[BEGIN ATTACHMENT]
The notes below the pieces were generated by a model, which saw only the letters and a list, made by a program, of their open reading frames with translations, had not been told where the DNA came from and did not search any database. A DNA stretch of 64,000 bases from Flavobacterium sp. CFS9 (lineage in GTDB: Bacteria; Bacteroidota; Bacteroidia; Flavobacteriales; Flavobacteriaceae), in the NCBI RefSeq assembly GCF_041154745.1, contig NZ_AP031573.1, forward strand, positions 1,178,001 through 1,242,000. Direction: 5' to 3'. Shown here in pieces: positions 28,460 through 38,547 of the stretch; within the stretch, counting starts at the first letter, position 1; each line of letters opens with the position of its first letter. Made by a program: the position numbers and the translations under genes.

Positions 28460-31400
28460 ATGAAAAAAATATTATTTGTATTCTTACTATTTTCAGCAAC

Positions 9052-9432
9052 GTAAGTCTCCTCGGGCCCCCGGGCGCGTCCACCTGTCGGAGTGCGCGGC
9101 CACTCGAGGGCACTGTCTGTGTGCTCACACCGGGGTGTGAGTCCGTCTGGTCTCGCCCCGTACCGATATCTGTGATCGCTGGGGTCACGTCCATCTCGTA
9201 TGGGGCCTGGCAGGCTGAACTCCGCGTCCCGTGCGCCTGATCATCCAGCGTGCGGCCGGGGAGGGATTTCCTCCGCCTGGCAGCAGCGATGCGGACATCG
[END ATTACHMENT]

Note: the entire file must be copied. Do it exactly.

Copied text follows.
The notes below the pieces were generated by a model, which saw only the letters and a list, made by a program, of their open reading frames with translations, had not been told where the DNA came from and did not search any database. A DNA stretch of 64,000 bases from Flavobacterium sp. CFS9 (lineage in GTDB: Bacteria; Bacteroidota; Bacteroidia; Flavobacteriales; Flavobacteriaceae), in the NCBI RefSeq assembly GCF_041154745.1, contig NZ_AP031573.1, forward strand, positions 1,178,001 through 1,242,000. Direction: 5' to 3'. Shown here in pieces: positions 28,460 through 38,547 of the stretch; within the stretch, counting starts at the first letter, position 1; each line of letters opens with the position of its first letter. Made by a program: the position numbers and the translations under genes.

Positions 28460-31400
28460 ATGAAAAAAATATTATTTGTATTCTTACTATTTTCAGCAAC

Positions 9052-9432
9052 GTAAGTCTCCTCGGGCCCCCGGGCGCGTCCACCTGTCGGAGTGCGCGGC
9101 CACTCGAGGGCACTGTCTGTGTGCTCACACCGGGGTGTGAGTCCGTCTGGTCTCGCCCCGTACCGATATCTGTGATCGCTGGGGTCACGTCCATCTCGTA
9201 TGGGGCCTGGCAGGCTGAACTCCGCGTCCCGTGCGCCTGATCATCCAGCGTGCGGCCGGGGAGGGATTTCCTCCGCCTGGCAGCAGCGATGCGGACATCG